European politicians are to vote on a proposal to remove the requirement for a nutrient profiling system from the EU's Nutrition & Health Claims Regulation.
German MEP Renate Sommer has proposed an amendment calling for the deletion of Article 4 of the regulation, which states that the European Commission must implement nutrient profiles to ensure that products high in salt, sugar or fat cannot carry health claims. The measure is designed to stop unscrupulous companies from passing off junk foods as nutritious.
However, drawing up profiles has proved difficult and contentious, with critics claiming they are arbitrary and unscientific, while member states and industry sectors have lobbied hard for exemptions. The European Commission has already missed the January 2009 deadline to finalise profiles.
The amendment put forward by Sommer, a long-time opponent of nutrient profiles, was raised during discussions about the draft Food Information to Consumers Regulation, which covers food labelling. If Sommer is successful, this regulation will contain a provision to delete Article 4 of the Nutrition & Health Claims Regulation.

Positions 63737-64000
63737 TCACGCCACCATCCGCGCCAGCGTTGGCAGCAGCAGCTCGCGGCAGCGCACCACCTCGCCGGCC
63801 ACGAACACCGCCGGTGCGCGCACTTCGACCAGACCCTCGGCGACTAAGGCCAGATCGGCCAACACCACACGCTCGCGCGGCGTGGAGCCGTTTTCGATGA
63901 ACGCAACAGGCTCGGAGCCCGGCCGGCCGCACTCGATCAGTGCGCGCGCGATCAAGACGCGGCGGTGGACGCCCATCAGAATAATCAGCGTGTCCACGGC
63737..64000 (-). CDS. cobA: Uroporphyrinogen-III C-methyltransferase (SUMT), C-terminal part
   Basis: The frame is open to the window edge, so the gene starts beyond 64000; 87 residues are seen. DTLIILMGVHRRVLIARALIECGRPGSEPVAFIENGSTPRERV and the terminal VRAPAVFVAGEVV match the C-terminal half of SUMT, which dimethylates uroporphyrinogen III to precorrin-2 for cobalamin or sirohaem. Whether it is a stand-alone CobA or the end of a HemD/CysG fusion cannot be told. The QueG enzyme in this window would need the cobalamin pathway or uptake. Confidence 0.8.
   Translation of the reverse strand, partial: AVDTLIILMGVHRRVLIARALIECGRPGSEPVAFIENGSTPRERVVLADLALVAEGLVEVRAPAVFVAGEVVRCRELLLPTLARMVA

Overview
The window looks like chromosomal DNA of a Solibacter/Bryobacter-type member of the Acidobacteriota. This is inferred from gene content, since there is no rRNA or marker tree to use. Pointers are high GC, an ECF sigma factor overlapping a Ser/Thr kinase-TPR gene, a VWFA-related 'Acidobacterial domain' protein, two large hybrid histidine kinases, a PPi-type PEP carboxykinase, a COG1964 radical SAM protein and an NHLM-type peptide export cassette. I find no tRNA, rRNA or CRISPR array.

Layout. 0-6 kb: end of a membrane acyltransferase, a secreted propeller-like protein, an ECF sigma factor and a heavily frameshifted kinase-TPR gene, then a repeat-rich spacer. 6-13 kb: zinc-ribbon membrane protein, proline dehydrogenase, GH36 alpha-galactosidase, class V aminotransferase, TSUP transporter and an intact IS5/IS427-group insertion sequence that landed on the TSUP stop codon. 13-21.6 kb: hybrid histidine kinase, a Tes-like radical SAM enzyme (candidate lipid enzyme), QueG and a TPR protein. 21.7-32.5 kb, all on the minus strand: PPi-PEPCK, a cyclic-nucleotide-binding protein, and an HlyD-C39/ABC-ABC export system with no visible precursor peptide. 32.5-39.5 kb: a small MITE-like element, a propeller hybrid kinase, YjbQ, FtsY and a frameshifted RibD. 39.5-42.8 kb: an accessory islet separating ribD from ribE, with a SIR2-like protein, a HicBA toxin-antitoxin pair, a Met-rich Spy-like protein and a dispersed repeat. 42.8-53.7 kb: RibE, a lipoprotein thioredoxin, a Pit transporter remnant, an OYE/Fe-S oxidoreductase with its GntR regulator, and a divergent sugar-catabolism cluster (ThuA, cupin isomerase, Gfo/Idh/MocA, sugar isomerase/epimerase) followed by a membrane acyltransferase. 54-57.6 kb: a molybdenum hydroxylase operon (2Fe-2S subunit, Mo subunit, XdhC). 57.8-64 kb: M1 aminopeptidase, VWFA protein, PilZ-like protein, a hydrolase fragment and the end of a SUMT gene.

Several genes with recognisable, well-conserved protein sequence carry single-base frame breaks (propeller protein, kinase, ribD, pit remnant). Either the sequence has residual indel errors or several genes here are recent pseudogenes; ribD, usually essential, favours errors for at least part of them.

In mid-March, the European Parliament's Environment, Public Health and Food Safety Committee voted in favour of Sommer's amendment, and it will now be put to a vote among all 700-plus MEPs in the week beginning May 17.
Miguel Fernandes Silva, adviser at Brussels-based consultancy EAS, said there was no way of knowing which way the vote would go. "A lot of things could happen before the plenary vote," he said. "A lot of negotiations will take place, so some MEPs may be convinced to change their vote."
If MEPs do vote in favour, the amendment will be subject to further parliamentary readings and scrutiny by the European Council. And with the Food Information to Consumers regulation not expected to be adopted until the middle of 2011 at the earliest, this saga could have some way yet to run.